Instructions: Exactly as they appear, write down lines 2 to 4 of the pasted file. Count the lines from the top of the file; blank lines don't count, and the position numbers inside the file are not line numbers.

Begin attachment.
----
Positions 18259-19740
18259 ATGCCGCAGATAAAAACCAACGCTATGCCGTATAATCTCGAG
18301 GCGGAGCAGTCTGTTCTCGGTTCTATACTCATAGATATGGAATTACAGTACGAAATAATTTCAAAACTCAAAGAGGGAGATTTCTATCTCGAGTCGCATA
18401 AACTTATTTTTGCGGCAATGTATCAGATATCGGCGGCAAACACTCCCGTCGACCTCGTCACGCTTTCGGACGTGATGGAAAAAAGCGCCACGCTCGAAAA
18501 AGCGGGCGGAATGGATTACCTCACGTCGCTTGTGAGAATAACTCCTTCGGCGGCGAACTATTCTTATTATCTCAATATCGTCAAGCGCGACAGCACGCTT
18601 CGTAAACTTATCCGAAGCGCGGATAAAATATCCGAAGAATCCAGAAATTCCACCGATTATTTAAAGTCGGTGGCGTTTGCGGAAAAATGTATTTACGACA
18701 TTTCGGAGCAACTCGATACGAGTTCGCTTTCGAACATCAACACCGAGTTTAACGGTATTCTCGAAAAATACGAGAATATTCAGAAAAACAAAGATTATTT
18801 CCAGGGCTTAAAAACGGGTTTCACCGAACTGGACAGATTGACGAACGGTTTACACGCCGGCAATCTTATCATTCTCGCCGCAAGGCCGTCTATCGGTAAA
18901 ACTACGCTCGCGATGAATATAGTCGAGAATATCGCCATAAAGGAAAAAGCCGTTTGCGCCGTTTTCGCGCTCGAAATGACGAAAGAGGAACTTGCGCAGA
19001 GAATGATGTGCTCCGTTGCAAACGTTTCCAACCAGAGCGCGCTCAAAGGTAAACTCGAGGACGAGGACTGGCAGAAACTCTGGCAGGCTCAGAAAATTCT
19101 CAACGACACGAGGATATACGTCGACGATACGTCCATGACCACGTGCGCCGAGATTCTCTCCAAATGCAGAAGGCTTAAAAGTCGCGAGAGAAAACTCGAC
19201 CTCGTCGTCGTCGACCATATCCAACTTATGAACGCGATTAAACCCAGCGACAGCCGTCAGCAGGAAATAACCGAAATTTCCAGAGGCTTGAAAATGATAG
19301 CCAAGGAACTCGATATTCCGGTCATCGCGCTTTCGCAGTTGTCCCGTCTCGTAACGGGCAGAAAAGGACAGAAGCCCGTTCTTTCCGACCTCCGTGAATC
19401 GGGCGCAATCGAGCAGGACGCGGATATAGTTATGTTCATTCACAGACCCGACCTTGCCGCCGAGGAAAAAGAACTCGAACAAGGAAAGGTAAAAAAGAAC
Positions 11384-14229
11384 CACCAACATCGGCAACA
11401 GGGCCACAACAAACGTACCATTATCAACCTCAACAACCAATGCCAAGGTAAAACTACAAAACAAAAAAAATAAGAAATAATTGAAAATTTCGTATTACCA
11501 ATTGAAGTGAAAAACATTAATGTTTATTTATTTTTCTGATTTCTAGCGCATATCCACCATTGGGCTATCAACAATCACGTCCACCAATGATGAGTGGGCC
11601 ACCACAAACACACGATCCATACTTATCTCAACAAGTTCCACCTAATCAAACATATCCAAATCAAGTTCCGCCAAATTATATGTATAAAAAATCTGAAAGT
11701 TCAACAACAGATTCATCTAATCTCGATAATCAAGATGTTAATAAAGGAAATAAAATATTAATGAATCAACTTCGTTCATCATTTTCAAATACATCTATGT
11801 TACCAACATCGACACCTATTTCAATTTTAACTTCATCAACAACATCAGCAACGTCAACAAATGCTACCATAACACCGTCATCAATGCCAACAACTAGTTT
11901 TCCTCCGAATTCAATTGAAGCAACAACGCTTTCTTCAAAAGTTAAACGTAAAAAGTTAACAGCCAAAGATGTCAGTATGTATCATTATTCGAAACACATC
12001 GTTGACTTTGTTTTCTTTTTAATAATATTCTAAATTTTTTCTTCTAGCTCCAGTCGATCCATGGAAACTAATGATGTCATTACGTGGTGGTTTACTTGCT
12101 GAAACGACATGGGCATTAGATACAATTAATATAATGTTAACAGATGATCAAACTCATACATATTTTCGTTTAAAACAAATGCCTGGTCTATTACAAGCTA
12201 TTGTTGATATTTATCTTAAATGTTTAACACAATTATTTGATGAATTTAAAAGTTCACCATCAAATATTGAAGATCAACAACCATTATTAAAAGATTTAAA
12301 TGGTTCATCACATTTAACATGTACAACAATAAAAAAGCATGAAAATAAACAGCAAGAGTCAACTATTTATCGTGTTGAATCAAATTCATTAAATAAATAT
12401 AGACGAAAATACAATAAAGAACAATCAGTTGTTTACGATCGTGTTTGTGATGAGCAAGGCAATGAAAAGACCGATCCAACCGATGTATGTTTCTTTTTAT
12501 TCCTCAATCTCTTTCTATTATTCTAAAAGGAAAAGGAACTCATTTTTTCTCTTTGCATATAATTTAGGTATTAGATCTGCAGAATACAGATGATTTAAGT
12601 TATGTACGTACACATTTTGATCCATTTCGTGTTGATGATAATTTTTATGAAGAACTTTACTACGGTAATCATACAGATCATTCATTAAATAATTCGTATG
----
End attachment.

18259 ATGCCGCAGATAAAAACCAACGCTATGCCGTATAATCTCGAG
18301 GCGGAGCAGTCTGTTCTCGGTTCTATACTCATAGATATGGAATTACAGTACGAAATAATTTCAAAACTCAAAGAGGGAGATTTCTATCTCGAGTCGCATA
18401 AACTTATTTTTGCGGCAATGTATCAGATATCGGCGGCAAACACTCCCGTCGACCTCGTCACGCTTTCGGACGTGATGGAAAAAAGCGCCACGCTCGAAAA